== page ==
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I am trying to understand why this program doesn't work

Expected output: numbers 0-19 in random order What I get when I run: some numbers repeat, sometimes 20 is printed.

Please help. I tried with lock(obj) in DoSomething() but it didn't help.

Program

using System;
using System.Collections.Generic;
using System.Linq;
using System.Text;
using System.Threading;

namespace ConsoleApplication2
{
    public delegate void callbackDelegate(int x);
    class Program
    {
        void processCallback(int x)
        {
            Console.WriteLine("IN callback: The value I got is " + x);
        }

        static void Main(string[] args)
        {
            Program p = new Program();
            p.processinThreads();
            Console.ReadKey();
        }

        public void DoSomething(int x, callbackDelegate callback)
        {
            Thread.Sleep(1000);
            //Console.WriteLine("I just woke up now " + x);
            callback(x);
        }

        public void processinThreads()
        {
            for (int i = 0; i < 20; i++)
            {
                Thread t = 
new Thread(new ThreadStart(()=>DoSomething(i, processCallback)));
                t.Start();
            }
        }
    }
}
share|improve this question
    
possible duplicate of C# Captured Variable In Loop –  Matthias Feb 23 '12 at 12:03
    
right, I couldn't get this when I searched for this problem. Well I don't know this 'closure over lambda problem' :) –  satya Feb 23 '12 at 12:08
    
Avoid manual thread creation. Here is a detailed explanation with benchmarks why –  Anastasiosyal Feb 23 '12 at 13:49

3 Answers 3

up vote 8 down vote accepted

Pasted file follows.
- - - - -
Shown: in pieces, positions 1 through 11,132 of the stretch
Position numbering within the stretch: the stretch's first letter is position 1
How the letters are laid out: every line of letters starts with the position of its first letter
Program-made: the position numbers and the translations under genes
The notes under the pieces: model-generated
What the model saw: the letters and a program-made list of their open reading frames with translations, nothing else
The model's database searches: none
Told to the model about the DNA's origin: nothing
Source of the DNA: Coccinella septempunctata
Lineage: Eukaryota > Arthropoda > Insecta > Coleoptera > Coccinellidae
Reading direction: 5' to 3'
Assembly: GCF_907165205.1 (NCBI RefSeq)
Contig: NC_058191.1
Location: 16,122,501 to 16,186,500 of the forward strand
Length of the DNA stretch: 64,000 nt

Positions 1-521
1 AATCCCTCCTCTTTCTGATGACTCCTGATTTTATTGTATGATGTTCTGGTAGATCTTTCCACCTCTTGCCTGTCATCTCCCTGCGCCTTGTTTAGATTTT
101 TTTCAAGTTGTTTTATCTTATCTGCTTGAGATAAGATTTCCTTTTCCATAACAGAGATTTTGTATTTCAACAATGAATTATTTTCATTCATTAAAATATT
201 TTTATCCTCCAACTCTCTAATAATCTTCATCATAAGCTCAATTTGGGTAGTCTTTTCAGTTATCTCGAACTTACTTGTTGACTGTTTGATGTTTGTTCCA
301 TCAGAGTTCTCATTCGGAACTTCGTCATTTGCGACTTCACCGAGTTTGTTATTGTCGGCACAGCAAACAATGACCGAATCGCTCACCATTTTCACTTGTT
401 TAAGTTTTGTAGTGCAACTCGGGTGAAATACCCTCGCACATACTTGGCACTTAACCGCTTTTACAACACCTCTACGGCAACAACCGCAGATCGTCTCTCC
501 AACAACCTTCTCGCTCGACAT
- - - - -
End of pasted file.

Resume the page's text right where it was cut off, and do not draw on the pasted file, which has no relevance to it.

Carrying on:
public void processinThreads()
{
    for (int i = 0; i < 20; i++)
    {
        int local = i;
        Thread t = new Thread(new ThreadStart(()=>DoSomething(local, processCallback)));
        t.Start();
    }
}

Your problem is related to closure over lambda.

share|improve this answer
    
That solved it! Thanks. now learning 'closure over lambda' –  satya Feb 23 '12 at 12:09
    
+1, good catch! –  sll Feb 23 '12 at 12:10
1  
Check out this article: Closing over the loop variable considered harmful. It will be fixed in C# 5.0. –  Paolo Moretti Feb 23 '12 at 12:19
    
Please accept the answer if was helpful. –  Jakub Konecki Feb 23 '12 at 12:55
    
@PaoloMoretti : Thanks for the link. It's very good. –  satya Feb 23 '12 at 13:19

You should just use the TPL, its a lot easier and recommended over manual thread management:

Parallel.For(0, 20, x => {
    Thread.Sleep(1000);
    Console.WriteLine("IN callback: The value I got is " + x);
});

This will also block until the loop finishes, if you don't want that you can use the TPL Task, but I would definitely recommend avoiding threads.

share|improve this answer
    
Moreover, this is likely to be more efficient: Spawning another thread is pretty expensive. The TPL uses an (automagically computed) optimum number of threads and re-uses them. –  Matthias Meid Feb 23 '12 at 12:11
    
+1 for improving the code rather than just fixing it. –  Matthias Feb 23 '12 at 12:11
    
perhaps the OP is bound to an earlier version of the framework... –  clearpath Feb 23 '12 at 12:23
    
@user676571 I am planning to use TPL with Async pattern applied. –  satya Feb 23 '12 at 13:18

As Jakub already told you, you need to copy i into another local variable local. In your code, the Delegates have direct access to i itself, not a copy of i, so they print out the very current value of i, which may be greater than when you started the thread. This is called closure.

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